To fulfil these objectives, the programme aims to:

  • Attract well-qualified entrants, with a background in Electronic Engineering, Physical Sciences, Mathematics, Computing and Communications, from the UK, Europe and overseas
  • Provide participants with advanced knowledge, practical skills and understanding applicable to the MSc degree
  • Develop participants' understanding of the underlying science, engineering, and technology, and enhance their ability to relate this to industrial practice
  • Develop participants' critical and analytical powers so that they can effectively plan and execute individual research/design/development projects
  • Provide a high level of flexibility in programme pattern and exit point
  • Provide students with an extensive choice of taught modules, in subjects for which the Department has an international and UK research reputation

Intended capabilities for MSc graduates:

  • Underpinning learning – know, understand and be able to apply the fundamental mathematical, scientific and engineering facts and principles that underpin Nanoscience and nanotechnology for renewable systems
  • Engineering problem solving - be able to analyse problems within the field of nanoscience and nanotechnology and more broadly in electronic engineering and find solutions
  • Engineering tools - be able to use relevant workshop and laboratory tools and equipment, and have experience of using relevant task-specific software packages to perform engineering tasks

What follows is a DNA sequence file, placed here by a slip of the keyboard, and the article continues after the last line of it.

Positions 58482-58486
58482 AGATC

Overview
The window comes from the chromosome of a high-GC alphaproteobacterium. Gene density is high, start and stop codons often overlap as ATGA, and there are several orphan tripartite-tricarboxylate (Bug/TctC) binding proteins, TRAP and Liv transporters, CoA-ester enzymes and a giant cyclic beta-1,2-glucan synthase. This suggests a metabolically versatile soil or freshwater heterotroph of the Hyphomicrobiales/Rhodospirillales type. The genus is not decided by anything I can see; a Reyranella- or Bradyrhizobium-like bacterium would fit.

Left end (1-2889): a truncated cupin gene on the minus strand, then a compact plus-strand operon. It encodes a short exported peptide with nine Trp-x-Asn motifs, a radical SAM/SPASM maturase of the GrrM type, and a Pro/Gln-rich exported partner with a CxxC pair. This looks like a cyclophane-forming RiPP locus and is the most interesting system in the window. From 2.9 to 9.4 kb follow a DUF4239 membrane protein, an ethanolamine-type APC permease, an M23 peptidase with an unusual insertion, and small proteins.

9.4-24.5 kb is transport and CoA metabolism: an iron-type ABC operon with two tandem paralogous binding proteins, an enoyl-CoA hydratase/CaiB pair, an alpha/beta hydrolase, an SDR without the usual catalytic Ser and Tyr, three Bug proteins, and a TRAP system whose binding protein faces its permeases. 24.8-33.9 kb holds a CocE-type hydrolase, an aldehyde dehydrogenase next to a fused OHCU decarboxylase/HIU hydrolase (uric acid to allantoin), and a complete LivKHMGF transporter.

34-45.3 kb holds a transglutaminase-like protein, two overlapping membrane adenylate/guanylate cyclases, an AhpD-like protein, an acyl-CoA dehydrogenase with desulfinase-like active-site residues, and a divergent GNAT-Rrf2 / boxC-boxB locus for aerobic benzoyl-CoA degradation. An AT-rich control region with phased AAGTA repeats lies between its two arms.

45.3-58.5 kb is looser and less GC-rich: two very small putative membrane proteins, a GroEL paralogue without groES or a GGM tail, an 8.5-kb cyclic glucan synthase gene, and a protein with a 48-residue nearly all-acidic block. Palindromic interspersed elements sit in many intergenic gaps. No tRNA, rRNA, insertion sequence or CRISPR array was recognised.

• Technical expertise - know, understand and be able to use the basic mathematical, scientific and engineering facts and principles associated with the topics within Nanoscience, nanotechnology and nanoelectronics for renewable energy
  • Societal and environmental context - be aware of the societal and environmental context of his/her engineering activities
  • Employment context - be aware of commercial, industrial and employment-related practices and issues likely to affect his/her engineering activities
  • Research and development investigations - be able to carry out research-and- development investigations
  • Design - where relevant, be able to design electronic circuits and electronic/software products and systems
  • Demonstrate transferable skills such as problem solving, analysis and critical interpretation of data, through the undertaking of the extended 90-credit project
  • Know how to take into account constraints such as environmental and sustainability limitations, health and safety and risk assessment
  • Have gained comprehensive understanding of design processes
  • Understand customer and user needs, including aesthetics, ergonomics and usability.
  • Have acquired experience in producing an innovative design
  • Appreciate the need to identify and manage cost drivers
  • Have become familiar with the design process and the methodology of evaluating outcomes
  • Have acquired knowledge and understanding of management and business practices
  • Have gained the ability to evaluate risks, including commercial risks
  • Understand current engineering practice and some appreciation of likely developments
  • Have gained extensive understanding of a wide range of engineering materials/components
  • Understand appropriate codes of practice and industry standards
  • Have become aware of quality issues in the discipline

Technical characteristics of the pathway

The Programme in Nanotechnology and Nanoelectronic Devicesaims to provide a high-quality qualification in the most important aspects of the nanotechnologies, with a particular emphasis on nanoelectronics and nanoelectronic devices.